Volume 22, Number 53 | The Newspaper of Lower Manhattan | May 14 - 20, 2010
A million sq. ft. of cool rooftops
BY Michael Mandelkern
This year, private and public organizations are collaborating to launch NYC Cool Roofs, a pilot program that seeks to reduce energy costs and greenhouse emissions throughout New York City by coating rooftops with white and/or reflective material.
The environmental movement has pledged to cover one million square feet of city rooftop by the end of this year, some of which has already been set atop buildings in Lower Manhattan.
Con Edison and the Department of Buildings (D.O.B.) are headlining the effort. The project’s goal is to fight climate change by reducing greenhouse gas emissions by 30 within 20 years.
According to a May 11 press release, these roofs reduce heat absorption by up to 80 percent, cool indoor temperatures and, in turn, cut air conditioning costs.
The D.O.B., located on 280 Broadway, has redesigned its top layer. “Light-colored roofing materials tend to have a longer service life. The constant heating and cooling of a roof causes its materials to expand and contract - causing a wear and tear that has an impact on the life of a roof,” according to the “sustainability” section of the D.O.B.’s website.
Con Edison has two structures; at 4 Irving Place in Union Square and on West 28th St., with a combined 67,000 square feet of the coating, and is considering spreading more over another facility on East 16th St., said Allan Drury, a Con Edison spokesperson.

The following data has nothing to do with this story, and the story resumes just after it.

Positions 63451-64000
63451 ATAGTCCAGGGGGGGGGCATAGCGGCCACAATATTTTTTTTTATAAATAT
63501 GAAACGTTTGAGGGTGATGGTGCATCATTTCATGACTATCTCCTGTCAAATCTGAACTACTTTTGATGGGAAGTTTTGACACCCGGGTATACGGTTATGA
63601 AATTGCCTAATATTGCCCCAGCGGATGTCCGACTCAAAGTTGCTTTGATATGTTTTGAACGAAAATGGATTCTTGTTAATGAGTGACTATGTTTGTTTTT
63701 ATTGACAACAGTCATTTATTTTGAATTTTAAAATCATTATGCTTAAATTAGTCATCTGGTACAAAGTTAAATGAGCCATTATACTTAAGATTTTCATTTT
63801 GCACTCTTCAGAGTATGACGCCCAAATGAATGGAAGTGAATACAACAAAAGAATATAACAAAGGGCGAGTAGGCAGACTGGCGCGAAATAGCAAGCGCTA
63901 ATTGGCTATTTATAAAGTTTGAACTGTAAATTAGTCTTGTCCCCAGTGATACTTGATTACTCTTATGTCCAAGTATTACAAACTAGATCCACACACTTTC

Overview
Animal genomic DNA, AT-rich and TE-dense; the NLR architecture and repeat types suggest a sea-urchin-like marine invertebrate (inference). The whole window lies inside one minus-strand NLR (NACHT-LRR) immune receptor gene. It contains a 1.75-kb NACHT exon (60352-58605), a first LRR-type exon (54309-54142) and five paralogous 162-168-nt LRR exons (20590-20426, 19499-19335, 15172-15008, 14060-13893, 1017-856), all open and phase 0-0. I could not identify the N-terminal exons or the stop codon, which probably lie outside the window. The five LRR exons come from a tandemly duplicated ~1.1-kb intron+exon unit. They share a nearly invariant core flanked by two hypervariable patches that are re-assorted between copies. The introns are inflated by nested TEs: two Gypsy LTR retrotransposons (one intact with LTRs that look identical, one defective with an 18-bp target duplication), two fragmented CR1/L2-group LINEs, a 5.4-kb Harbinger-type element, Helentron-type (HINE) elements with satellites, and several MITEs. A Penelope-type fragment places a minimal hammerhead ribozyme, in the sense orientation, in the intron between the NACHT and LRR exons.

Tony Scalfani, a Department of Buildings representative, emphasized that although the city government participates in the NYC Cool Roofs project, property owners can apply coating without notifying. And if manpower is a problem, the city provides NYC Service volunteers upon request. Business and property owners only need to call in order to take advantage of the volunteer service.
The city, however, does not provide financial incentives to the private sector to join the environmental initiative.
In 2008, the city established a building code that requires roofs to be at least 75 percent covered or be ENERGY STAR-approved as “highly reflective.”
“There’s nothing like being cool and smart,” said DCAS Commissioner Hist, as stated in the press release. “We will continue to lead by example in this area, as we identify additional locations where a cool roof coating is not only good for the environment, but cost-effective as well.”